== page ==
The reason why futures offer so much higher return than simple stock investing is because you usually use leverage of 20- or 30-times your money. For example, I was buying futures on oil in 2016 with about $10,000 in the account but was buying an investment worth $135,000 so about 13-times leverage on my money. That meant the price of oil only had to rise a few percent and I made over twenty grand over a few months.
Another high-risk, potentially high-return investment millennials might consider is Bitcoin or some of the other digital currencies. I’ve invested in bitcoin myself off and on since 2019 and have no doubt that we’ll see another Bitcoin bubble eventually where earlier investors can see some massive returns.
But it took years for Bitcoin to do much of anything and it could be years again before we see another opportunity so unless you know how to value the coins for that shorter-term trading idea, then this one’s best left for those with decades to spare.
Biggest Mistakes Millennials Make Investing
Before we get to that investing plan for millennials, I want to cover two of the biggest money mistakes and how to avoid them.
And this first one might not seem like much of a mistake but believe me, when you’re looking back ten years, it’s going to seem like it wrecked your life.
I’m talking about just not getting started investing.
And I understand the problem. The average millennial graduating college has almost thirty-grand in student loan debt…and not much to save. Even if you don’t have that student loan debt holding you back, it’s still never easy squeezing savings out of a tight budget.
That’s why I recommend saving just $50 a month to start. If you’re not saving right now, just put aside $50 and open an investing account. Even if you’re still paying down debt, getting into that habit of investing something every month is going to mean all the difference.
Even if you’re never able to invest more, that $50 a month can grow to over $220,000 by the time you retire…so not too bad for just skipping one night out a month.
If you’re not sure how to get started, I’ve got a five-minute quick-start guide on opening an investing account. I’ll leave a link below but it’s super easy and will have you investing literally in minutes.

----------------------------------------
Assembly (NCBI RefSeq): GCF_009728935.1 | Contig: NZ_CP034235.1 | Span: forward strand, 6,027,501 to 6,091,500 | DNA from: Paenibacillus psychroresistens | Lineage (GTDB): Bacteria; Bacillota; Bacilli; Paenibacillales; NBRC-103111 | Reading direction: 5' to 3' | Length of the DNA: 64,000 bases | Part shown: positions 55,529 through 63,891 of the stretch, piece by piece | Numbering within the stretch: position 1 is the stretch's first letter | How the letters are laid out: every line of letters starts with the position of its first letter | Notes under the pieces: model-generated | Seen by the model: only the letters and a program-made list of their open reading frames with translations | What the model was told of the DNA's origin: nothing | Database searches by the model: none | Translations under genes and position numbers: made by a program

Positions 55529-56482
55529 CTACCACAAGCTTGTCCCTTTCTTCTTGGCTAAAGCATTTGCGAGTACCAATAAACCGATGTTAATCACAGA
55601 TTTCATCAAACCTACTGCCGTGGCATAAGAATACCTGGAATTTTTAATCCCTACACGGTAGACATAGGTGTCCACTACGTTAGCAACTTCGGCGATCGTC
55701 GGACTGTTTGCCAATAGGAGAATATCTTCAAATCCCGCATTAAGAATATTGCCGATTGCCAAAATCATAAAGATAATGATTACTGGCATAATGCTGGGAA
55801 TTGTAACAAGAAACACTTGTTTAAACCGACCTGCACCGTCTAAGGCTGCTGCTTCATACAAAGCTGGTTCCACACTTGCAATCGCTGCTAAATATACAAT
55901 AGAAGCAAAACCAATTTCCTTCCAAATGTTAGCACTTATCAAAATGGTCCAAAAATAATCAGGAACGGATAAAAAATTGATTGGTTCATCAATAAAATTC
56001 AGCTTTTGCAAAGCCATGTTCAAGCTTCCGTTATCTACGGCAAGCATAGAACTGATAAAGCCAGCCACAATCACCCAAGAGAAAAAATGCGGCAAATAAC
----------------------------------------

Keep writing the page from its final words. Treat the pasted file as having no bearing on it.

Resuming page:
The second mistake, and I see this from new investors of any age, but they fail to prepare for emergency expenses.
What happens is you start investing, saving away everything you can spare after paying the bills. Then your twelve-year old Camry decides to blow up and cost you $2,500 for a new suspension.
Without an emergency fund, you have to sell some stocks and take it out of your account. And it’s not just taking the money out, which is bad enough, but that it kills your motivation to save. You see your portfolio value plunge and it feels like you’re getting nowhere so you just stop saving.
Pretty soon, you’re 60 and wondering if you’ll ever be able to retire.
Now this is something we’ll talk about in our investing plan next but it can be as easy as just having two thousand in a savings account or some other emergency fund.
An Investing Plan for Milennials
But let’s get to that investing plan and looking through the numbers, it can be surprisingly easy to become a millionaire by 55 if you just get started.
For example, starting at age 25, you only need to invest about $500 a month to reach that seven-figure payday by age 55. Wait until you’re 30 though and you’ll need to deposit $900 a month and starting at 35 means investing $1,400 a month.
Now I don’t want you to get discouraged if you can’t invest that much each month. Picking that random million-dollar goal and age 55 really doesn’t mean anything. Whether you get to that million-dollar portfolio later or get to an amount that means financial freedom to you, it’s all about getting started and following a plan.
So we’re going to start with setting up an emergency fund of $2,000 in savings. That should be enough to cover most unexpected expenses. Then figure out how much you can invest each month, even if it’s only $50 a month.
Remember, even if you’re still paying off debt, I want you to start investing. No matter what the rate is on your debt, get in the habit of putting that $50 into an investment account each month. Because the tragic fact is that a lot of people will never fully get out of debt but everyone, god willing, will get to a point where they can’t or don’t want to work anymore.
So even if you never get beyond that $50 each month, it can still grow and become a solid nest egg by 60 or 65…and you’ll be glad you did!
Next we’ll decide on how much you want in each of the three asset classes and those alternative investments. For most millennials, you’ll probably want between 60% to 70% in stocks with 20% in real estate and the rest in bonds.
If you’re planning to invest in some of those other investments like futures or Bitcoin, I would put no more than 10% of your total wealth here. These are extremely risky but can also produce huge returns so it really doesn’t take much of your money to juice your total return. If you go with 10% in these, maybe you take five percent out of stocks and five percent out of real estate but I’d leave the bond portion as is.
Millennials have an amazing opportunity to start investing and grow their nest egg…but we say that about every generation at one point. Here I am, Gen X, and wishing I started investing earlier and stuck with it. There are millions of Baby Boomers wishing the same thing. Don't pass up that opportunity to get started NOW!